The April 9 panels will tackle such issues as “dismantling inequality in a ‘post-racial’ society” and “navigating productive forms of solidarity and ally-ship.” A networking reception in the Bernstein Gallery will end the day at Robertson, where a new exhibit on Woodrow Wilson—titled “In the Nation’s Service? Woodrow Wilson Revisited”—will be on display. Later, an SAOC Social at Frist Campus Center will provide time for informal conversations between students, alumni and admitted students—who will be visiting the School as part of its “Admit Weekend,” in which newly admitted graduate students visit the School.

On April 10, the half-day programming includes an alumni-only breakfast with Dean Cecilia Rouse, followed by a series of breakout sessions for alumni and current students titled, “Woodrow Wilson: Then, Now and Tomorrow.”

“The annual SAOC Symposium is a great way for our alumni to see how the School has changed and adapted over the years,” said John Templeton, associate dean of graduate admissions at the Wilson School. “It’s another way in which the Woodrow Wilson School creates bonds of family.”

A special feature of the symposium is the Edward P. Bullard Distinguished Alumnus Award, which is presented during the dinner on the first day of the symposium. This award is given annually to a Wilson School alumnus who works professionally with communities of color and who serves as a mentor to current students of color at the Wilson School. Chosen by the SAOC Committee, this award honors the legacy of Bullard, who alongside Prieto, was a catalyst for connecting students and alumni of color.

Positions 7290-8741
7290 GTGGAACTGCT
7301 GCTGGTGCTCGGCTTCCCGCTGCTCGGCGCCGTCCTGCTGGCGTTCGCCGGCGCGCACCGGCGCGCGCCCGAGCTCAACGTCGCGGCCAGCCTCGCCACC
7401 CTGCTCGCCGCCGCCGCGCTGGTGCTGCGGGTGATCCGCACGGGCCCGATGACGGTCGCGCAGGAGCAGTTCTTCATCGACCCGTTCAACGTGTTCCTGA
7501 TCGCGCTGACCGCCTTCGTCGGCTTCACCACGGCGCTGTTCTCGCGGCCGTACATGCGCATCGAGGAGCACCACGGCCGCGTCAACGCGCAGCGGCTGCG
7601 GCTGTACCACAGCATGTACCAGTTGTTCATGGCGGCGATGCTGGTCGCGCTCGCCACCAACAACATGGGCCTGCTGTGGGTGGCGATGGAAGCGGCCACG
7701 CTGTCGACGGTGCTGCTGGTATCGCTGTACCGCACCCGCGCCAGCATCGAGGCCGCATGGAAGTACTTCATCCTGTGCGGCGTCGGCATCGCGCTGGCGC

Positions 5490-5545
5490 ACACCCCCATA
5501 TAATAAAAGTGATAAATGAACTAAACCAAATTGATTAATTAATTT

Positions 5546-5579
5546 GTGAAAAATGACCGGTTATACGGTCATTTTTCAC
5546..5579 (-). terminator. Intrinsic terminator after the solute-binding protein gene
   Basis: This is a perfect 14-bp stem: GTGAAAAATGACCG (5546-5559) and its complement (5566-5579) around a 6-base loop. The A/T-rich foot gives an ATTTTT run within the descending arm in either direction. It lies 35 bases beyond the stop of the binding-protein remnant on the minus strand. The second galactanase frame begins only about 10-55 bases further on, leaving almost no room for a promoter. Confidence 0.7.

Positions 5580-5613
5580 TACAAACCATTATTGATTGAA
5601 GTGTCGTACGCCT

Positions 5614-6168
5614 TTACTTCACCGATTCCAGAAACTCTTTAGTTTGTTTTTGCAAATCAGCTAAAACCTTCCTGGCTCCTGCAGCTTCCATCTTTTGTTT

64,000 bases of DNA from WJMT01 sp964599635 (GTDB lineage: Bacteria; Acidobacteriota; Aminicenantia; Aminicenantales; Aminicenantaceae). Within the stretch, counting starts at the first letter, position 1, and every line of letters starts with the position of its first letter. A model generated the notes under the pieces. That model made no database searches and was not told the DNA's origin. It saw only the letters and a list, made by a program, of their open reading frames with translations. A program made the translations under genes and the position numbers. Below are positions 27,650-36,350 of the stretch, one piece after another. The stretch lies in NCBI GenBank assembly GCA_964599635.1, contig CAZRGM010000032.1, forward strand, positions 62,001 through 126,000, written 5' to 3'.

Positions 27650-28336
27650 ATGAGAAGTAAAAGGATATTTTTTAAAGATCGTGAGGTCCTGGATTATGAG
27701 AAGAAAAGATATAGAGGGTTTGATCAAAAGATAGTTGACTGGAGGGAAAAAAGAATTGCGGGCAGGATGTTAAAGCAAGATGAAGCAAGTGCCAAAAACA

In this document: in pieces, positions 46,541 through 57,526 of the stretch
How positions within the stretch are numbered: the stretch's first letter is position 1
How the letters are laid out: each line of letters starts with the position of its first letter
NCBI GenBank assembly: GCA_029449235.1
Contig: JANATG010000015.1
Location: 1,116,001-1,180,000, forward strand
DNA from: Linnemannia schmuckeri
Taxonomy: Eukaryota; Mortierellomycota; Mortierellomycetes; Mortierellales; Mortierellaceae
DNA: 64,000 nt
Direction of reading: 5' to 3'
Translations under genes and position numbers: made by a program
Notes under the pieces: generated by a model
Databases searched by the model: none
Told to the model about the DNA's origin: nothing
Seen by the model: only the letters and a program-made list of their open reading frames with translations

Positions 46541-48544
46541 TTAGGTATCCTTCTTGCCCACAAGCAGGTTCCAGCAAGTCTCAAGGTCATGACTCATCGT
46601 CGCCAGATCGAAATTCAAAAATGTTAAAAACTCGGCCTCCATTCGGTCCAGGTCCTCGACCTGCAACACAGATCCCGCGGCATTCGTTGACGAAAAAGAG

This year’s recipient of the Bullard Award is José Quiñonez MPA ‘98, a passionate advocate for social justice. Quiñonez is the founding executive director of the Mission Asset Fund, an organization that aims to support a full continuum of asset-building opportunities for low-income and immigrant families in San Francisco’s historic Mission District. Past year recipients can be found here.

“My involvement with SAOC was motivated by my classmate, Ed Bullard, who passed away in 1998,” Prieto said. “I can still hear Ed talk about the need for a forum where alumni and students of color could share experiences and learn from each other. I am gratified that Ed’s vision has been realized for the past 20 years.”

The annual SAOC Symposium has become a celebrated tradition that continues to bring together alumni and students in vibrant and inspiring ways. The group and committee is overseen and supported by the Graduate Program Office, and past staff directors include Templeton and Melissa Lee, assistant director of graduate admissions and social media strategist. The current staff director is Gilbert Collins, director of graduate student life.

“SAOC has been a very significant part of the WWS student experience for the past 20 years,” Lee said. “It is one of the events at the Wilson School that I am most proud to have been a part of because it brings together our students and alumni with diverse backgrounds and experiences to help develop solutions to policy issues that are most prevalent in communities of color.”

Past themes of the SAOC Symposium include “From Access to Action: Building Momentum for the New Millennium,” “Old Challenges, New Realities: Progress for People of Color,” “Choices and Challenges: A Journey Toward Change,” among others. Each year, two to three co-chairs lead the SAOC Planning Committee to decide on a theme, speaker line-up and the winner of the Bullard Award. Overall, approximately 20  students work to put the event together, taking care of all details from logistics to communications and outreach.

For more information about SAOC, click here.


Photos courtesy of SAOC.